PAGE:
• Registered Professional Foresters (RPF), and
  • Registered Professional Forest Technologists (RPFT), who together represent most of the practicing professionals;
  • Restricted Members (REST), who have time or practice limits established based on their individual situation;
  • and two categories of members in training, who have met the academic requirements and are gaining experience in the profession:
    • Foresters in Training (FIT); and
    • Forest Technologists in Training (FTIT)

Value of education in forestry

Those paying close attention to Saskatchewan’s forests value their connection to them and Gelhorn appreciates their interest. That is why he values the requirement for those in the profession to develop and maintain competency to practise forestry.

“Somebody without the requisite knowledge and the formal training and experience can create a plan or a condition on the landscape that leads to a bad outcome 50 years from now,” said Gelhorn.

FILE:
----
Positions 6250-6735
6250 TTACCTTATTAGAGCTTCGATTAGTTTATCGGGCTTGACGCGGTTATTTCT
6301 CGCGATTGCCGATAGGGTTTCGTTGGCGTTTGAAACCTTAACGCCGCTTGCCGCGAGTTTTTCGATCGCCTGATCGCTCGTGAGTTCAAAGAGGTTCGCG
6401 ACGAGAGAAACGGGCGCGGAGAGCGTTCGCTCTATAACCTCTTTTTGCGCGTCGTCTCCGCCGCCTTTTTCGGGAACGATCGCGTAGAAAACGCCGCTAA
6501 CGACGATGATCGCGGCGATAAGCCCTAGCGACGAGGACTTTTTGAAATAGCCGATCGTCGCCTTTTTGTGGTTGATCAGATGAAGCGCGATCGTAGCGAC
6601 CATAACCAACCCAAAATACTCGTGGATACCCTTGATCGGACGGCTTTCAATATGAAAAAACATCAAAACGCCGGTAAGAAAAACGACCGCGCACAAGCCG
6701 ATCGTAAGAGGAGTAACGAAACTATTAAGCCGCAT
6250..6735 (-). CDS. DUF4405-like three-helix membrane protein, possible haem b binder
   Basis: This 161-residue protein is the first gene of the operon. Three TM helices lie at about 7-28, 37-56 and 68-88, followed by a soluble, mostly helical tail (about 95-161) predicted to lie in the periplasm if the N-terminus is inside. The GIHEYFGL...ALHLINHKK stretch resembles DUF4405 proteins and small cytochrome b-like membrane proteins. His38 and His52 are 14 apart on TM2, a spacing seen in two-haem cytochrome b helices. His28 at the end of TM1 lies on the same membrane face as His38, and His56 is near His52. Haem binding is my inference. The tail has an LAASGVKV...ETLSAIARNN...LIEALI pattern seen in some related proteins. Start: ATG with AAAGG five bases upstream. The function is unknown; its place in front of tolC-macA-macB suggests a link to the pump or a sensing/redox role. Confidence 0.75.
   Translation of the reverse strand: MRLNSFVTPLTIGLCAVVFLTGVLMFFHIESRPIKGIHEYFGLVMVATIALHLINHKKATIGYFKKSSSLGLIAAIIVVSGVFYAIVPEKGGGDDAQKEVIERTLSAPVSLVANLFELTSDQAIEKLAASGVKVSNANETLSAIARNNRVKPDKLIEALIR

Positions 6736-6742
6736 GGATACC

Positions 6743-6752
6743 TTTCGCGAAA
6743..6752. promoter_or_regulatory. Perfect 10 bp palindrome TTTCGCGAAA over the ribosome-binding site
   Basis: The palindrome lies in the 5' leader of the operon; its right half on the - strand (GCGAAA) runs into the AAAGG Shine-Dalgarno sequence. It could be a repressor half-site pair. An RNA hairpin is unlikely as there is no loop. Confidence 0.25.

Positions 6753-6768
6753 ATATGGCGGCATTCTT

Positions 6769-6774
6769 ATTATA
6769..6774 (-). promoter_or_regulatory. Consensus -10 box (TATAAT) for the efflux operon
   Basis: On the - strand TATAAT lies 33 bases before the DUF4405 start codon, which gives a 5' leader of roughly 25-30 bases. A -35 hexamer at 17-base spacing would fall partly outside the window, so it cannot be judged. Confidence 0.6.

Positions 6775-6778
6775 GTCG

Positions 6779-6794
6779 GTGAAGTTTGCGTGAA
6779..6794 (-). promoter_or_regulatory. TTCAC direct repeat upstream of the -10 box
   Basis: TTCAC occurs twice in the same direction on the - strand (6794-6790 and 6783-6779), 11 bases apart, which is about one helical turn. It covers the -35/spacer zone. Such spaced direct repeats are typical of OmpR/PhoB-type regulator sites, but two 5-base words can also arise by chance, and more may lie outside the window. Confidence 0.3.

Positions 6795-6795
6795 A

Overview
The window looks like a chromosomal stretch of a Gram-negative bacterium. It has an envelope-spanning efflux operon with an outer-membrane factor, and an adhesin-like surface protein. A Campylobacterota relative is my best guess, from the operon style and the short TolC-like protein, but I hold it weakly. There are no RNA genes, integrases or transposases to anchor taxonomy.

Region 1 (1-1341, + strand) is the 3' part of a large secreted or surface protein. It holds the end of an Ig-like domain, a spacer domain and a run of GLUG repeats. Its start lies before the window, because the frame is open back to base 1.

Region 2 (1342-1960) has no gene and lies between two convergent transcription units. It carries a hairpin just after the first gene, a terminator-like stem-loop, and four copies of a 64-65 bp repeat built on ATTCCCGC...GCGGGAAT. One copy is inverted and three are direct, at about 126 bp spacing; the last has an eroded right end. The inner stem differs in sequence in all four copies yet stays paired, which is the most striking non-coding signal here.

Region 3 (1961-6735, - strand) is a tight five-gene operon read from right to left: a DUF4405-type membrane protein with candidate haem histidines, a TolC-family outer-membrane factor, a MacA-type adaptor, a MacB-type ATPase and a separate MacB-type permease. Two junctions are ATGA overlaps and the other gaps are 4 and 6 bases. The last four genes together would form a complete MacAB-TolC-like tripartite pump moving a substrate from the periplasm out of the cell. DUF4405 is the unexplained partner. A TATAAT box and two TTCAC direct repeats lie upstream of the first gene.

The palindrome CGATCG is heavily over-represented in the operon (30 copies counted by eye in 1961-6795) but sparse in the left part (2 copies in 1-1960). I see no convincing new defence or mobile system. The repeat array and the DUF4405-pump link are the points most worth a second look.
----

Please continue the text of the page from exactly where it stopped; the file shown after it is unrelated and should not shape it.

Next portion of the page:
“I think that really puts our job into context and the importance of ensuring that we are doing things to the best of our abilities within our scope of practice.”

The knowledge and training to become a registered professional can be acquired through one of 14 accredited forestry degree programs at Canadian universities, or through a number of diploma programs at technical schools across the country.

Others who were trained outside of Canada or who graduated from a university or polytechnic program in Canada not accredited by the Canadian Forestry Accreditation Board (CFAB) wanting to be registered with the ASFP can have their education, training, and experience assessed to determine if they have the required competencies to become a member.

A registration exam on forest policy and ASFP governance must be successfully completed by anyone wanting to become a member. But the learning doesn’t stop once school ends.

Having current knowledge of forestry practices matters, so members are required to continue their education and report on their education credits through the ASFP Continuing Competency program to maintain their membership.

“We’re all learning and we continue to learn so that we can continue to stay relevant,” said Gelhorn.